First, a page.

Best construction method?

Discussion in 'Coop & Run - Design, Construction, & Maintenance' started by Wise Woman, May 11, 2011.

  1. Wise Woman

    Wise Woman Chillin' With My Peeps

    Apr 12, 2011
    The Enchanted Forest
    I am going to start purchasing the materials for my new coop this weekend, however, there is some debate and indecision around our house and neighborhood as to the best way to build the new coop. It will be a raised 6x6 coop with an attached run and have a wooden roof with shingles over the whole thing.

    I have been researching here until my eyes blurred. I have noticed several different types of construction methods on these types of coops. One is to sink 4x4's into the ground and attach the framing onto the 4x4s. Others lay a foundation of cement blocks or pavers and build the frame onto that without sinking the 4x4s and yet others just build a frame from 2x4's and set it directly onto the ground. My neighbor up the street, who builds things to withstand tornados I think, says we should put down a base of railroad ties and build it on top of that. I do trust his judgement as he built a shed onto our house prior to it being our house and has built things for many other people around the neighborhood. He built himself a shed using this railroad tie method.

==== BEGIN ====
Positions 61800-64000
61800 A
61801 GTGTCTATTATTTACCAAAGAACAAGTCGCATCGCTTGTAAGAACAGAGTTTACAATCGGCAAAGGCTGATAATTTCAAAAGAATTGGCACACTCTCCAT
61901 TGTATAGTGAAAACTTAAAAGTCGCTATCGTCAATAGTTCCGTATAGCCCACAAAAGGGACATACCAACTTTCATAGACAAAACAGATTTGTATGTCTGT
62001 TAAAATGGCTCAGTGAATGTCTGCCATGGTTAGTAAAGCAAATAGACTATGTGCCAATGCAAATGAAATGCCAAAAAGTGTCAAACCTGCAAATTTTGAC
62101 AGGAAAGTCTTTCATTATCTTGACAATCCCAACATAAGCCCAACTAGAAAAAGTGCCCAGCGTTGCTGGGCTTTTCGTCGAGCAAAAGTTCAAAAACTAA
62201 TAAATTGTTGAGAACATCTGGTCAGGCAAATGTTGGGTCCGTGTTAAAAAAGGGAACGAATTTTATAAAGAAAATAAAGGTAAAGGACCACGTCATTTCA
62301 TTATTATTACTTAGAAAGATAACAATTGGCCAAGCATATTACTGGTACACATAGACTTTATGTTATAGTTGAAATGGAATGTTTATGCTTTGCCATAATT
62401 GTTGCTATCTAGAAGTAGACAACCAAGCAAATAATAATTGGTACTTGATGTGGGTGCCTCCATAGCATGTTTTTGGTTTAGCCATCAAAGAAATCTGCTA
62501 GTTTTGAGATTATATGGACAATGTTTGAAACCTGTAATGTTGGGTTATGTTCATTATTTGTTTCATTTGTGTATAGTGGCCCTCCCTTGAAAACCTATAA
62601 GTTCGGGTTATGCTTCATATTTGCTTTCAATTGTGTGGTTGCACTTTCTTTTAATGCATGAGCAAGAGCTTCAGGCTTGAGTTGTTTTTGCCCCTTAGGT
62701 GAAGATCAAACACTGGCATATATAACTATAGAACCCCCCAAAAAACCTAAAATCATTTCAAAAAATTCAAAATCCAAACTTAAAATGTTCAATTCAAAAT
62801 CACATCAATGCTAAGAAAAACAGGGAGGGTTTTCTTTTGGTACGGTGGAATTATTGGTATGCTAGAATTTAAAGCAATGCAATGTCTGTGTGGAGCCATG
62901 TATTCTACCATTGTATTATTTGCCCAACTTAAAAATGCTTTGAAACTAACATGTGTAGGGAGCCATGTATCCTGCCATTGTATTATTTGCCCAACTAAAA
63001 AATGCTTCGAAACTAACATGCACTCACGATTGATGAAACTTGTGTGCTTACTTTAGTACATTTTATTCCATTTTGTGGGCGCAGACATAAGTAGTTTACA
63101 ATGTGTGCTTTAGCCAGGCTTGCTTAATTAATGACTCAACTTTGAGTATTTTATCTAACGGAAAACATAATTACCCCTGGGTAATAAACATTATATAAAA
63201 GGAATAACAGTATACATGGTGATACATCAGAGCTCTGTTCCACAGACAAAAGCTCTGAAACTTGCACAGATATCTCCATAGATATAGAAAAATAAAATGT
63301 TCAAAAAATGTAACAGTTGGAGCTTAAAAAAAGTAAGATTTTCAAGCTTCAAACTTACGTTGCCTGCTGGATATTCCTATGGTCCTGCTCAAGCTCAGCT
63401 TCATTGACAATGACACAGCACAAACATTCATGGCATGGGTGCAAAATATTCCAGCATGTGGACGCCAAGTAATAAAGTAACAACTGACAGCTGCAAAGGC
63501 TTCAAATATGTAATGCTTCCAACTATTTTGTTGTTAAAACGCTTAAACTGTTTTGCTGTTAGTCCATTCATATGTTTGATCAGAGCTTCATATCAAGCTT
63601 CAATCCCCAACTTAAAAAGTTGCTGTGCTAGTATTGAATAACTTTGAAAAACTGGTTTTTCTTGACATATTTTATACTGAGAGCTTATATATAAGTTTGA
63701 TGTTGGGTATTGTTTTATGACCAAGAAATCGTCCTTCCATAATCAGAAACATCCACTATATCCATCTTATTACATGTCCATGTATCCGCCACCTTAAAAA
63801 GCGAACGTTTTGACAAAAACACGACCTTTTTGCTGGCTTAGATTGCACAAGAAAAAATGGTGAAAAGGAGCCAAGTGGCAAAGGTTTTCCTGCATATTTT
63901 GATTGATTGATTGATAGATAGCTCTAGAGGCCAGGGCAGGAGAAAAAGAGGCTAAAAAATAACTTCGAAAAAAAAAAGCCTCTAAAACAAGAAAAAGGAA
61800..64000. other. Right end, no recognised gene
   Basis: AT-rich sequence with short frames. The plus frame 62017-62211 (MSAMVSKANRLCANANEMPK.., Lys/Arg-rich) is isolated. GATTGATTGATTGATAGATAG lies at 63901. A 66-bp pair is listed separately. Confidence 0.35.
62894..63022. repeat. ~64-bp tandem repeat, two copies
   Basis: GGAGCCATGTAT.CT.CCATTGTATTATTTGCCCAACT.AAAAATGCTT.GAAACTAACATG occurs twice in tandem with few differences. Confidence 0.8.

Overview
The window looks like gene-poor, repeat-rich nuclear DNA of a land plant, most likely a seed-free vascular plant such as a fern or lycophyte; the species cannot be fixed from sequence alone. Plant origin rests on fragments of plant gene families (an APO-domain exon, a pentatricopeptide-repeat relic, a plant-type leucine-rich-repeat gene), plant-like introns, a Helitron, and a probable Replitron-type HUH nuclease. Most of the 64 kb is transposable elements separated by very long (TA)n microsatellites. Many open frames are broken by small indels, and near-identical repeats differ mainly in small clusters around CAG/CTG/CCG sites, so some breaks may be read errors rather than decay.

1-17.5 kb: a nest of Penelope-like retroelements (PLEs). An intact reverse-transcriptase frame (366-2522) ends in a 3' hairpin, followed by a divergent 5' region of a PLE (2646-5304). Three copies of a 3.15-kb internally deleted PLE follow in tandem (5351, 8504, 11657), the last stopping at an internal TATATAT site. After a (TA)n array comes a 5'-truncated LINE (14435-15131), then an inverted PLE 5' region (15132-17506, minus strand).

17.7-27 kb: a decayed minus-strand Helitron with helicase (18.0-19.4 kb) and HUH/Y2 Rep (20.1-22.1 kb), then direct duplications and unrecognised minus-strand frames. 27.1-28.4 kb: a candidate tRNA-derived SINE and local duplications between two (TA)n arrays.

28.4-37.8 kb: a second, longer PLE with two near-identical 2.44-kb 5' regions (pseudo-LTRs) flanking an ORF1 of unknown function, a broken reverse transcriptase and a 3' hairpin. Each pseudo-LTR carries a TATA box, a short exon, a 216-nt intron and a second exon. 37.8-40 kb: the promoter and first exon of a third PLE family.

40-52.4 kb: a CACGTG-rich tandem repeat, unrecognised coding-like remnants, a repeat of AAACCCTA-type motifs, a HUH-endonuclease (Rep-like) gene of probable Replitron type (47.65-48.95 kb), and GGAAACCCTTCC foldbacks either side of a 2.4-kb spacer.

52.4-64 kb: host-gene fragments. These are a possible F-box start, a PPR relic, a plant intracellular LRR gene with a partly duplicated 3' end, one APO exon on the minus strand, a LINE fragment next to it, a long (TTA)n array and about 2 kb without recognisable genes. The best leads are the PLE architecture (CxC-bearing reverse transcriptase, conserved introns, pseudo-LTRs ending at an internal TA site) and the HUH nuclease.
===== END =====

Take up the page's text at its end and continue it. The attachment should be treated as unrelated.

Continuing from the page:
I am not sure which way we should go. I want to do it right and I want it secure and sturdy. So hubby, who isn't real construction saavy, says we can lay down the railroad ties and then sink the 4x4's into the ground at each corner and at 3 ft intervals along the ties and then use 2x4's for the frame, which will sit onto of the railroad ties and be attached tot he 2x4's.

    Any construction people have any thoughts on any of these methods? I am kind of the brains of the outfit here and he will build it if I can give him specific instructions on what to do. However, he may be taking on a second job, in which case I would have to build it myself or hire someone to do it for me. In either case, I need to know exactly what I want and how I want it done.